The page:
_#_Comparative area: slightly less than twice the size of Texas

_#_Land boundaries: 5,697 km total; Algeria 956 km, Benin 266 km,
Burkina 628 km, Chad 1,175 km, Libya 354 km, Mali 821 km, Nigeria 1,497
km

_#_Coastline: none--landlocked

_#_Maritime claims: none--landlocked

_#_Disputes: Libya claims about 19,400 km2 in northern Niger;
demarcation of international boundaries in Lake Chad, the lack of which
has led to border incidents in the past, is completed and awaiting
ratification by Cameroon, Chad, Niger, and Nigeria; Burkina and Mali are
proceeding with boundary demarcation, including the tripoint with Niger

_#_Climate: desert; mostly hot, dry, dusty; tropical in extreme south

_#_Terrain: predominately desert plains and sand dunes; flat to
rolling plains in south; hills in north

_#_Natural resources: uranium, coal, iron ore, tin, phosphates

_#_Land use: arable land 3%; permanent crops 0%; meadows and pastures
7%; forest and woodland 2%; other 88%; includes irrigated NEGL%

_#_Environment: recurrent drought and desertification severely
affecting marginal agricultural activities; overgrazing; soil erosion

_#_Note: landlocked

_*_People
_#_Population: 8,154,145 (July 1991), growth rate 3.4% (1991)

_#_Birth rate: 50 births/1,000 population (1991)

_#_Death rate: 16 deaths/1,000 population (1991)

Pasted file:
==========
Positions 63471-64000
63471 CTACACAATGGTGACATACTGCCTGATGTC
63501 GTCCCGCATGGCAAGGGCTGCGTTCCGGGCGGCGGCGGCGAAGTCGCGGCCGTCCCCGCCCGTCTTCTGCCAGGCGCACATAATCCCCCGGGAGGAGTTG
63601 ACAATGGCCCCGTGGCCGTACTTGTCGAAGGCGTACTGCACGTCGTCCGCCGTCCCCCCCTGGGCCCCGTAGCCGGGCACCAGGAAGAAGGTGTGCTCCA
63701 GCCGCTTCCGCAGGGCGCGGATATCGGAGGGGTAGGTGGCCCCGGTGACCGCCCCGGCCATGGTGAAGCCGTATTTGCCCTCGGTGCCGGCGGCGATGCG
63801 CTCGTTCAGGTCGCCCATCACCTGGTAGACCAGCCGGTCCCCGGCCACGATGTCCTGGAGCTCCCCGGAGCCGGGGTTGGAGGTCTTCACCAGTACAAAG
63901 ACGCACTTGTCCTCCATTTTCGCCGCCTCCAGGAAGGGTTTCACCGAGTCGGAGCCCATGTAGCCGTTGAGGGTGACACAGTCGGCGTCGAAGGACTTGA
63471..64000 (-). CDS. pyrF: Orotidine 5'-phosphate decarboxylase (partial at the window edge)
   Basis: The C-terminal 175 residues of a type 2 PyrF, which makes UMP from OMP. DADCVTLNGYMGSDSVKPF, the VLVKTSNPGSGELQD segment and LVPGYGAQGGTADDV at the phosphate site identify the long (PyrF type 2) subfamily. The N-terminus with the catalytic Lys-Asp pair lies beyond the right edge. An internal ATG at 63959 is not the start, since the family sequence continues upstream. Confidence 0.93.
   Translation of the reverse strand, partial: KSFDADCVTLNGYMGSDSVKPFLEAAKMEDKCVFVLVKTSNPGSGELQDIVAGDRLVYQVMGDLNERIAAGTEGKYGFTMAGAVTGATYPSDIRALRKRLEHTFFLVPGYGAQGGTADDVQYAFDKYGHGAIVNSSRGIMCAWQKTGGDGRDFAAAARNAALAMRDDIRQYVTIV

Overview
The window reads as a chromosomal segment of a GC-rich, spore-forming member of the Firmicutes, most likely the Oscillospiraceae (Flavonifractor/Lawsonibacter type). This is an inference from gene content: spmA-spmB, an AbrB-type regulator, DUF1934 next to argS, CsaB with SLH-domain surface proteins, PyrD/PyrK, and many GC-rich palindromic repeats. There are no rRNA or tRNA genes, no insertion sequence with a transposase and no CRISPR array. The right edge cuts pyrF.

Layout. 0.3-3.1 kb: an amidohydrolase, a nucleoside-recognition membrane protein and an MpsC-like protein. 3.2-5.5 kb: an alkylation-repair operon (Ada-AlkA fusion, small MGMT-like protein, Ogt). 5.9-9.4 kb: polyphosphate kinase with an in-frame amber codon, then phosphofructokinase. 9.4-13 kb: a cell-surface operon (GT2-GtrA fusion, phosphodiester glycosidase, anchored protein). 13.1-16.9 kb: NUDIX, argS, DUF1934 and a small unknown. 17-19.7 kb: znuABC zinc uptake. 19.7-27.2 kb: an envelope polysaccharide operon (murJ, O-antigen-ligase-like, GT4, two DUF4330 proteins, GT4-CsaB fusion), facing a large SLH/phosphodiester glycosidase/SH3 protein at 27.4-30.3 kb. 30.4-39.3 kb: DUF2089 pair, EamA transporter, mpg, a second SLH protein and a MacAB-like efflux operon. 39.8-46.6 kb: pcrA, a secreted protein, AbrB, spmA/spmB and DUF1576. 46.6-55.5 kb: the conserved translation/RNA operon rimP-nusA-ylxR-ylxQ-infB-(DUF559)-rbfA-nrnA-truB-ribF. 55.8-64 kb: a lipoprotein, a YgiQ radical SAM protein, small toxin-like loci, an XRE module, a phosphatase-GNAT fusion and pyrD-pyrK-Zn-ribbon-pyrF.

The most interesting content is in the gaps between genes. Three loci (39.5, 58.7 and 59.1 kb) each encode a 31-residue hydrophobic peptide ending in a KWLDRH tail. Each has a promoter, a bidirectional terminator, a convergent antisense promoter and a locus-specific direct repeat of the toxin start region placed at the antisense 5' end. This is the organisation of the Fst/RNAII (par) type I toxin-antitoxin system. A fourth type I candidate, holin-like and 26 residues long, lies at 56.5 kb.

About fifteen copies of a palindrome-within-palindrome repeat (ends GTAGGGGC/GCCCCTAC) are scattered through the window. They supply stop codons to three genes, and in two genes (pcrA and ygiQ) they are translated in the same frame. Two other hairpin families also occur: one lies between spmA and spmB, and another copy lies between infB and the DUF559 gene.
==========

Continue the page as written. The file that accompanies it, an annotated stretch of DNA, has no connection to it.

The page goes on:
_#_Net migration rate: 0 migrants/1,000 population (1991)

_#_Infant mortality rate: 129 deaths/1,000 live births (1991)

_#_Life expectancy at birth: 49 years male, 53 years female (1991)

_#_Total fertility rate: 7.0 children born/woman (1991)

_#_Nationality: noun--Nigerien(s) adjective--Nigerien

_#_Ethnic divisions: Hausa 56%; Djerma 22%; Fula 8.5%; Tuareg 8%; Beri
Beri (Kanouri) 4.3%; Arab, Toubou, and Gourmantche 1.2%; about 4,000
French expatriates

_#_Religion: Muslim 80%, remainder indigenous beliefs and Christians

_#_Language: French (official); Hausa, Djerma

_#_Literacy: 28% (male 40%, female 17%) age 15 and over can
read and write (1990 est.)

_#_Labor force: 2,500,000 wage earners (1982); agriculture 90%,
industry and commerce 6%, government 4%; 51% of population of working age
(1985)

_#_Organized labor: negligible

_*_Government
_#_Long-form name: Republic of Niger

_#_Type: republic; presidential system in which military officers
hold key offices

_#_Capital: Niamey